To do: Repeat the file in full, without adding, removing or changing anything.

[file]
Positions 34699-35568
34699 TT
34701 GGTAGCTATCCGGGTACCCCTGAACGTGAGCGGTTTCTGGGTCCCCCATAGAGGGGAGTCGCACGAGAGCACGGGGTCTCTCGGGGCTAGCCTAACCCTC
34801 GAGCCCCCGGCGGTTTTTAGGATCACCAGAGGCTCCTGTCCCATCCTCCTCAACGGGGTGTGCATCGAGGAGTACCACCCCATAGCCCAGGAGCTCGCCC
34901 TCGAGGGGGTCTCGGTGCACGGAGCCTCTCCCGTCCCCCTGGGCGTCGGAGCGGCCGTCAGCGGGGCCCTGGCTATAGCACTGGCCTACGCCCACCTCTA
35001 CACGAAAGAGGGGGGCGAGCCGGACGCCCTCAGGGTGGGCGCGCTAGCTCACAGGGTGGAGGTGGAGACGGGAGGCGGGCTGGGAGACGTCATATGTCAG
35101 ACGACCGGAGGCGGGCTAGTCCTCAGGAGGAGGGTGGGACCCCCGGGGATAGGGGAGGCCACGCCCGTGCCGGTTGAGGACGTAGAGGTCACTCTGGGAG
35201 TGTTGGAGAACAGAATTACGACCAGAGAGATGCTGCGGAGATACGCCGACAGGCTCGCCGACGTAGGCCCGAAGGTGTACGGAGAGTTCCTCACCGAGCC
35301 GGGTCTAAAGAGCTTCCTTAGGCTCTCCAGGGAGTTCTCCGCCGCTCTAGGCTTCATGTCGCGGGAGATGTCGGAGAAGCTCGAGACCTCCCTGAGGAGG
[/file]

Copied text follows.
Positions 34699-35568
34699 TT
34701 GGTAGCTATCCGGGTACCCCTGAACGTGAGCGGTTTCTGGGTCCCCCATAGAGGGGAGTCGCACGAGAGCACGGGGTCTCTCGGGGCTAGCCTAACCCTC
34801 GAGCCCCCGGCGGTTTTTAGGATCACCAGAGGCTCCTGTCCCATCCTCCTCAACGGGGTGTGCATCGAGGAGTACCACCCCATAGCCCAGGAGCTCGCCC
34901 TCGAGGGGGTCTCGGTGCACGGAGCCTCTCCCGTCCCCCTGGGCGTCGGAGCGGCCGTCAGCGGGGCCCTGGCTATAGCACTGGCCTACGCCCACCTCTA
35001 CACGAAAGAGGGGGGCGAGCCGGACGCCCTCAGGGTGGGCGCGCTAGCTCACAGGGTGGAGGTGGAGACGGGAGGCGGGCTGGGAGACGTCATATGTCAG
35101 ACGACCGGAGGCGGGCTAGTCCTCAGGAGGAGGGTGGGACCCCCGGGGATAGGGGAGGCCACGCCCGTGCCGGTTGAGGACGTAGAGGTCACTCTGGGAG
35201 TGTTGGAGAACAGAATTACGACCAGAGAGATGCTGCGGAGATACGCCGACAGGCTCGCCGACGTAGGCCCGAAGGTGTACGGAGAGTTCCTCACCGAGCC
35301 GGGTCTAAAGAGCTTCCTTAGGCTCTCCAGGGAGTTCTCCGCCGCTCTAGGCTTCATGTCGCGGGAGATGTCGGAGAAGCTCGAGACCTCCCTGAGGAGG